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Q-bit computation theory

  1. Oct 31, 2014 #1
    Can anyone help me understand how superposition leads to increased computational ability?

    I'm pretty sure I have all the background in conventional computing covered, I started programming basic 30 years ago and jumped directly into assembly language (position independent machine-code, then completely self-contained programs), then pascal in high school to learn program structure, then on to 80386 coding center-out rendered polygon engines (without a math co-processor) and then stayed current with true multitasking and OOP in Java...

    What I can't seem to comprehend is how 0 or 1 or both is expected to increase computing power so dramatically. I have already contemplated optical processing where a bit (register would be a better description) can be a value from 0 to 1 at whatever frequency the photonic "register" would contain, to the degree of precision that the hardware could discern. Anyone who has a clue what I'm talking about would immediately realize the potential, I'm just not sure if the scheme is physically feasible, yet.

    So how would a string of Q-bit/byte/registers compare? Is the probabilistic nature of superposition expected to fulfill my concept of "0 to 1"?
  2. jcsd
  3. Nov 5, 2014 #2
    If you only have one qubit, you have no advantage. The advantage comes when you have a large system of qubits that support a single set of states.

    With 1000 bits, you can encode any number from 0 to 2^1000-1. With 1000 qubits, in principal, you can encode all numbers from 0 to 2^1000-1 and then manipulate that system to eliminate all multiples of 2, 3, 5, 7, and 11 - or to at least limit their likelihood to near zero. When the bits are "read out" from that system, you would discover that codes for your target numbers are much more likely that codes for those divisible by 2, 3, 5, 7, or 11.

    That's kind of a cursory "Hello World" example. It's probably not a practical example, but it gives you a concept of how qubits can be more powerful than bits.

    The most famous examples of qubit algorithms are Shor's and Grover's Algorithms.

    Shor's is the one with the potential of cracking RSA and is the more famous of the two. But the mathematical method of encoding the data and interpreting the quantum results is a bit sophisticated. If you're not a Quantum Physics or Math major, you've got some studying to do.
  4. Nov 10, 2014 #3
    Thanks for your reply! After some long and hard thought I think I understand where they are trying to go with it and why they haven't had much success.

    The entanglement aspect is irrelevant IMHO, its all about the probabilistic nature of quantum systems. Probably getting an acceptable result in a finite predetermined allotment of time seems like underachieving. In any given calculation there is only one or a set of multiple "correct" answers in which the algorithm needs only multiple pathways constructed in a ground state (equilibrium) and when the "answer" (for example a large number composed of 2 primes) is fed into the processor in a magnetic field only the logic gates which would present the possible "paths" for the correct "problem" would be energized.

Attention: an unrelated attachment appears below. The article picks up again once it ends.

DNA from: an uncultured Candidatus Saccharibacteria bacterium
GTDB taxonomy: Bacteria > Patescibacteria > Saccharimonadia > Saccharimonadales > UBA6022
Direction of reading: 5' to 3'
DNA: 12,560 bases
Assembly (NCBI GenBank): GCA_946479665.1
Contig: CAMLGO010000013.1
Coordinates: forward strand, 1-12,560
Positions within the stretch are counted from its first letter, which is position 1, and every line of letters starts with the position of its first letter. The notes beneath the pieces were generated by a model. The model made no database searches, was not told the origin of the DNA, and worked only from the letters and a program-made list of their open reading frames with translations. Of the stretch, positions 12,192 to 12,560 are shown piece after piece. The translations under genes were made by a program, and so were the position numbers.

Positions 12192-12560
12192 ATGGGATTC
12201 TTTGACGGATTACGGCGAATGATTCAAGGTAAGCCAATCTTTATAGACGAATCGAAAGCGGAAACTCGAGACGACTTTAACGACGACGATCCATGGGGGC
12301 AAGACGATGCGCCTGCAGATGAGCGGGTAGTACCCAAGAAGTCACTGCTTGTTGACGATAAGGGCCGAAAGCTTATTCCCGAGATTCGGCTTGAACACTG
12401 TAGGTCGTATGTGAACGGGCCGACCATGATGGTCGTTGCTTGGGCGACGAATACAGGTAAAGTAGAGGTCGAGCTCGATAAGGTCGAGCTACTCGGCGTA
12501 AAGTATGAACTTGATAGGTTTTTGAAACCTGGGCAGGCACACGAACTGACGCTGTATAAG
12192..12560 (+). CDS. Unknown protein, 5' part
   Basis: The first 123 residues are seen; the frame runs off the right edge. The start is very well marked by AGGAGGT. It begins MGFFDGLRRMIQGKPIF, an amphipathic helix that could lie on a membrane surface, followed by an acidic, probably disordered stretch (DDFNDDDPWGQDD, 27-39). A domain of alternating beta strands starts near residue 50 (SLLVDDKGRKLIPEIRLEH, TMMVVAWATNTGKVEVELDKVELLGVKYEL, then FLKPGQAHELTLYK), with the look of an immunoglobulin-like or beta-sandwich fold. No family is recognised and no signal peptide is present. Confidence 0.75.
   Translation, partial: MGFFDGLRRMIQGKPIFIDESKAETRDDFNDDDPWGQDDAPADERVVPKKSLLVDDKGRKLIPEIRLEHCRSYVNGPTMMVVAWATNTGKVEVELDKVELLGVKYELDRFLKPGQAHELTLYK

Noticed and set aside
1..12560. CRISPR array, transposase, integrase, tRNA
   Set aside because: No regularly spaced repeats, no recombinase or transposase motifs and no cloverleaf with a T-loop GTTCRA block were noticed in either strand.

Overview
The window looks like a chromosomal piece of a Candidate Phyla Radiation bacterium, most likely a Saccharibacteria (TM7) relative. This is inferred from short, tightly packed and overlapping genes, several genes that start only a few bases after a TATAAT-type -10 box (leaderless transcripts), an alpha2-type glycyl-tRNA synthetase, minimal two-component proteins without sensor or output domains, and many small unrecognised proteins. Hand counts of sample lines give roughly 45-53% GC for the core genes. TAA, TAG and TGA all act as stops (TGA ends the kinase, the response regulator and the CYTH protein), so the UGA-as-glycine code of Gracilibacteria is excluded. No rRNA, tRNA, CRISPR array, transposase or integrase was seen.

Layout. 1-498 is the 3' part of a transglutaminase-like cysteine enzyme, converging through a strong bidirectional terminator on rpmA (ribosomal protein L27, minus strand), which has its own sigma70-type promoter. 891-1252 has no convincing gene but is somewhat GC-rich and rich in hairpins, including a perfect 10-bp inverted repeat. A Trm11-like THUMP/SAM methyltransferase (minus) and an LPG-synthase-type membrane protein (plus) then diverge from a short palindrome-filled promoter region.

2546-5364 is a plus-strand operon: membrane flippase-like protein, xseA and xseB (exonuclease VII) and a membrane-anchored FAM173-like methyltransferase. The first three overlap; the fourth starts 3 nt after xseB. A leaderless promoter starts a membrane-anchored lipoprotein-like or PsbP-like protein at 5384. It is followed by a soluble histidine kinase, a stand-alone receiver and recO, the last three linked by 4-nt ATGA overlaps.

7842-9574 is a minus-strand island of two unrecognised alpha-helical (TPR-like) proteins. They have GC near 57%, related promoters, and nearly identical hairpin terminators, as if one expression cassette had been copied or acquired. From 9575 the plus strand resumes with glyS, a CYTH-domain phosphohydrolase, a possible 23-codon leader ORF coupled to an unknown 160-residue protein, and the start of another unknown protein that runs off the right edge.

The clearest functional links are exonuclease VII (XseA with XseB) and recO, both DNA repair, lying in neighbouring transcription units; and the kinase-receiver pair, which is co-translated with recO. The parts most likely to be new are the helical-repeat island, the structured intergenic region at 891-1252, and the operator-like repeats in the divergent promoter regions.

Sorry if that is confusing I'm trying to devise a quantum mechanical device that would exploit the "path of least resistance" philosophy.
  5. Nov 10, 2014 #4
    Suppose we had 2 wheels with prisms around the circumference of refractive index relating to the value of prime numbers from 1 to n and we rotate these wheels in opposite directions with EMR of frequency relative to the value to be factored radiating through these wheels. It would only radiate through the contraption when the primes correlate and the radiation emitted would be at the initial wavelength confirming the result is valid.

    I suppose the same concept would apply electrically if wheels of transformers and resistors relating to prime values only allow a ground state (zero result) be achieved when the number of electrons submitted transforms to an equality.
  6. Nov 10, 2014 #5
    Okay forget the electrical description above, much simpler here: imagine a wheel having conductors rotating in a magnetic field and they connect to transformers of successive multiplication value and you start with the rotation at 1 (relative to the energy created) and increase rotation until one of the circuits reaches the value to be factored.
  7. Nov 10, 2014 #6


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    Here's some resources that should help: